Not a member? Sign up now
4. SOAP (1977-1981)
Even before ABC's comedy hit the airwaves, it was the subject of intense media speculation that its plot involving Jodie (played by a twinkly young Billy Crystal) — an openly gay character and candidate for a sex-change operation — would leave the nation in ruins. Condemned from pulpits, Soap inspired one of the first preemptive-strike letter-writing campaigns organized by the religious right, which scared eight network affiliates into not carrying the show. It was also attacked by gay-rights organizations, including the National Gay Task Force, which had understandable qualms about what it might do to their campaign for greater acceptance to be associated, in people's minds, with Billy Crystal.
In the end, the network had it both ways, collecting their big ratings when everyone tuned in at the start to see what the fuss was about, then ordering that the creators downplay the sexy stuff and reshape the central storyline into a murder mystery. The worst damage was done to Crystal's character, who attempted suicide in the hospital after being dumped by his boyfriend on the eve of his gender-reassignment surgery. He survived, but while the character continued to identify as gay, he never hooked up with another guy in the course of the series; instead, he had a quick fling with a woman, got her pregnant, and spent much of his remaining time on the show fighting for custody of his daughter. In the end, a character whose very existence inspired protests by homophobic religious groups became a symbol of the outdated notion that gay men are tragic figures who can only be redeemed by rejecting their orientation long enough to breed.
5. LOVE, SIDNEY (1981-1983)
As Felix Unger on The Odd Couple, Tony Randall played a supposedly straight character using stereotypically "gay" mannerisms to a degree that anticipated Kelsey Grammer and David Hyde Pierce on Frasier. Love, Sidney gave Randall the chance to play an explicitly gay character, the first ever to be the protagonist of a network show. Sidney was a commercial illustrator who befriended a young actress (played by Lorna Patterson in the pilot and by Swoosie Kurtz in the series) whom he talked out of having an abortion. Sidney, the actress, and her adorable moppet wound up crammed together in his sweet Manhattan apartment. But religious groups, rather than being impressed with Sidney's anti-abortion bona fides, made such a stink about the idea of a gay man on TV that NBC delayed airing the pilot for a year, then insisted that Sidney be gelded. Apparently Sidney was so crushed by the death of his one male lover (whose photo on the mantelpiece watched over the action like a baleful ghost) that he could never date again. When, towards the end of the second season, he dipped one toe back into the dating pool, it was with a woman, as if he'd been on the shelf so long that he'd forgotten his orientation. Love, Sidney ended with its pathetic hero still flying solo and, like Jodie on Soap, fighting off thoughts of suicide.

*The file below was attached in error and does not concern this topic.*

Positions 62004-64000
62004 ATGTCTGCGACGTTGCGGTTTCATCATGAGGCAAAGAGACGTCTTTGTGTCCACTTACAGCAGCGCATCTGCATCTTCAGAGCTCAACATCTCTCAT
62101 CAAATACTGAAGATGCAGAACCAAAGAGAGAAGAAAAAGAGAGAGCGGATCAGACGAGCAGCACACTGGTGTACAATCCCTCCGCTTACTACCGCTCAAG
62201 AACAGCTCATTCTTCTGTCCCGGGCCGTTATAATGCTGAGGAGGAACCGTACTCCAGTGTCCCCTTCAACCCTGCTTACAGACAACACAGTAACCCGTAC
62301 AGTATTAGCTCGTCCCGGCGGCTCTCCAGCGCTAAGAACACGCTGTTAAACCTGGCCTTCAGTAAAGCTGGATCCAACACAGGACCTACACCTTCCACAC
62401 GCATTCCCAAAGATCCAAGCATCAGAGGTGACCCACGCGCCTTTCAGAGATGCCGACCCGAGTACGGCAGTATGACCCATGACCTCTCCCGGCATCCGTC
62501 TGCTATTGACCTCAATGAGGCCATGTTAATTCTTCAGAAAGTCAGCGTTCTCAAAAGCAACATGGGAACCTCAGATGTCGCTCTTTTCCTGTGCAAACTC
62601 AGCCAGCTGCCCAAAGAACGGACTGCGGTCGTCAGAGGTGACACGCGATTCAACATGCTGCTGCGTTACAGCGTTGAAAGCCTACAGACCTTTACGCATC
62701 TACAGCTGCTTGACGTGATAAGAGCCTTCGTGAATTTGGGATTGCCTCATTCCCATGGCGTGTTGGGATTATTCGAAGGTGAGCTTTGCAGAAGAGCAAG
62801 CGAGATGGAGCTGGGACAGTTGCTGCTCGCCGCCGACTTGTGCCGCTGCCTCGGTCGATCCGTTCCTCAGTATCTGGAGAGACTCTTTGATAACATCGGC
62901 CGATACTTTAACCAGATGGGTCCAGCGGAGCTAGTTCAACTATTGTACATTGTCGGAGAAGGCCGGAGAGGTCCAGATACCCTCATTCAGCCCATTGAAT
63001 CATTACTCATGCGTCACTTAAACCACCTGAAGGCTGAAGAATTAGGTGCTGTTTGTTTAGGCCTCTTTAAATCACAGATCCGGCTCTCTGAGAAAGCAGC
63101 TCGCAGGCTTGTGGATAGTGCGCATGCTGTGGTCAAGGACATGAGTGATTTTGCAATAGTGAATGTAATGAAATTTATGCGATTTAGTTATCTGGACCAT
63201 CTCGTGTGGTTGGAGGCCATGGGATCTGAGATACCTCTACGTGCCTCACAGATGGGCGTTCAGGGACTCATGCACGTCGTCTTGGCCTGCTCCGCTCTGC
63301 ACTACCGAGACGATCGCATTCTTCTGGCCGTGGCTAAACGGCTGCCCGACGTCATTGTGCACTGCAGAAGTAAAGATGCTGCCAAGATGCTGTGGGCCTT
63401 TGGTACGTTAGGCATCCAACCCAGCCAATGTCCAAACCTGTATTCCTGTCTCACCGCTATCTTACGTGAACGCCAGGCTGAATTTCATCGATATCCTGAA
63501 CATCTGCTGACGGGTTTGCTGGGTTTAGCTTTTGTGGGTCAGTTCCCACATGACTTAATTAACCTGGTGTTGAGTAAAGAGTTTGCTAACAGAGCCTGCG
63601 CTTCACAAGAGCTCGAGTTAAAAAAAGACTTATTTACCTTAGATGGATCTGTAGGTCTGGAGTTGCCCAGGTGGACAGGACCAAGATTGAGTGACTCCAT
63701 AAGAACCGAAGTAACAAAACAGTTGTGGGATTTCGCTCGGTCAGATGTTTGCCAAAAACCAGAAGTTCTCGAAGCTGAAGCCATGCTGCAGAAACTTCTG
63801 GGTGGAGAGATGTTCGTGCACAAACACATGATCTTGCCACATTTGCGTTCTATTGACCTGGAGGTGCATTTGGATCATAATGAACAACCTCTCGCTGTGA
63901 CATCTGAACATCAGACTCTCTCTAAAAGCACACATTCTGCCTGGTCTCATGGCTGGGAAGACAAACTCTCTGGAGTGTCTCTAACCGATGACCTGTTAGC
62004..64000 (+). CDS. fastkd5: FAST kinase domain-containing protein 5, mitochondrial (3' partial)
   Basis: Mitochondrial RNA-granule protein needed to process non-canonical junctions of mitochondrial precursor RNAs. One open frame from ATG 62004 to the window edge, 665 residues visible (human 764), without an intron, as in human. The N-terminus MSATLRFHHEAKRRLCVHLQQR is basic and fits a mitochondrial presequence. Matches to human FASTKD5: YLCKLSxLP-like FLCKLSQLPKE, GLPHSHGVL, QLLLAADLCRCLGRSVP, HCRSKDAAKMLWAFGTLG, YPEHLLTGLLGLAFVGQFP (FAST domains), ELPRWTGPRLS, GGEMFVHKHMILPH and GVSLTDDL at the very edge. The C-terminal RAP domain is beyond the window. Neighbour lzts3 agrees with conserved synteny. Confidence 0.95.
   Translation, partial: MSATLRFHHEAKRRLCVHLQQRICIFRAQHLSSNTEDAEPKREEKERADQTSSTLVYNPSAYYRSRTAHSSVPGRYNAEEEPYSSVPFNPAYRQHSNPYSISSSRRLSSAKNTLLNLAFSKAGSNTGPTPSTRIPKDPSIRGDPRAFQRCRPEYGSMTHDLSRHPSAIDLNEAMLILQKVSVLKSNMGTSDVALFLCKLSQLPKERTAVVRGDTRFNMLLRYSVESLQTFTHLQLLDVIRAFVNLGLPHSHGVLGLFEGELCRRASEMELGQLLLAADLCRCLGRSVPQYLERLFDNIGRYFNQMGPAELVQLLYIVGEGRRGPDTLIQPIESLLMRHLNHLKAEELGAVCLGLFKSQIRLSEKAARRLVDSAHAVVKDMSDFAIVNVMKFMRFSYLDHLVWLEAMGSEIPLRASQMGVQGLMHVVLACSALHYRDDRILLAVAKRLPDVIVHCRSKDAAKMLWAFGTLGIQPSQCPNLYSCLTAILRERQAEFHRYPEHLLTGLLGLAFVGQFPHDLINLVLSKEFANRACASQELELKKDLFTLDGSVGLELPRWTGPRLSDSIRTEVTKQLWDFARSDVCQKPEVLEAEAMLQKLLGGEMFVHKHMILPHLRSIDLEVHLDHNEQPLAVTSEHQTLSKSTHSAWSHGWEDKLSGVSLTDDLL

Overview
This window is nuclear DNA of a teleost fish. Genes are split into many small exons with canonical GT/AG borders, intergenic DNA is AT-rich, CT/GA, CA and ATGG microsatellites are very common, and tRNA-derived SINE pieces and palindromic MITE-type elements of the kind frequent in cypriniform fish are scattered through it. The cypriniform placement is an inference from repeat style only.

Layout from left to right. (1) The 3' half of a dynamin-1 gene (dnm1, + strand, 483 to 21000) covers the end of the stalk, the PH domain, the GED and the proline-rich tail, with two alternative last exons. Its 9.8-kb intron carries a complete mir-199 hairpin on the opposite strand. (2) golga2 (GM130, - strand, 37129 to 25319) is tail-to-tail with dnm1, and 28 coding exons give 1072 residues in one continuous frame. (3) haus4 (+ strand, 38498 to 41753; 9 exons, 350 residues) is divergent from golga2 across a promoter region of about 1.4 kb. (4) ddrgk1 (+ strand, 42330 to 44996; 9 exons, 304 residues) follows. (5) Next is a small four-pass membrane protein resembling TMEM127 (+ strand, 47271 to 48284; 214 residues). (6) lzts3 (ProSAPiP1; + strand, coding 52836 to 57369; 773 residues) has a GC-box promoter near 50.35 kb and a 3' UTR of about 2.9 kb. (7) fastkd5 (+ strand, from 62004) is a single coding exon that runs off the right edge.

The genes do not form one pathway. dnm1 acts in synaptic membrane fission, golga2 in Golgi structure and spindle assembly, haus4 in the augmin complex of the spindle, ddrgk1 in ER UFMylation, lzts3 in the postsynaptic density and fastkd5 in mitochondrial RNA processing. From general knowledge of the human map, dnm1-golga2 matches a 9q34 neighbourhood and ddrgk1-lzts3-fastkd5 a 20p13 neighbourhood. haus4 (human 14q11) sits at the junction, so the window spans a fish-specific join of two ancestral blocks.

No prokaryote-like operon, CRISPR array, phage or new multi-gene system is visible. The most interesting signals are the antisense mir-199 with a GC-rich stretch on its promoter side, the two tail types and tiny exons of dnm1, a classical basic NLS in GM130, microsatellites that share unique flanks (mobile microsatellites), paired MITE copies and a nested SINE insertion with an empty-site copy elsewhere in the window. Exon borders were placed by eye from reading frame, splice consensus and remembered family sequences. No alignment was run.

6. CAGNEY & LACEY (1982-1988)
This "quality" cop series about two women who work together as New York City police detectives began with a 1981 TV movie in which the leads were played by Loretta Swit and Tyne Daly. When CBS decided to go ahead with it as a series, Swit, who was tied down playing Major Houlihan on M*A*S*H, was replaced by Meg Foster. Early ratings were shaky, and the CBS brass decided that it must have something to do with viewers being put off by threatening lesbian vibes. Though both characters were supposed to be straight, it was felt that when the two dark-haired, hard-edged actresses were seen in close proximity to each other, they looked like, in the words of an unidentified CBS executive, "a couple of dykes." It was decided that the best way to solve the problem was to fire Foster and replace herwith the blonde Sharon Gless, who, according to some mysterious executive calculation, was judged more Malibu Beach than Isle of Lesbos. The readjusted version of the show would go on to run for fucking ever; a dozen years after it ended, Gless, God love her, would be prominently (albeit heterosexually) featured on the American version of Queer as Folk.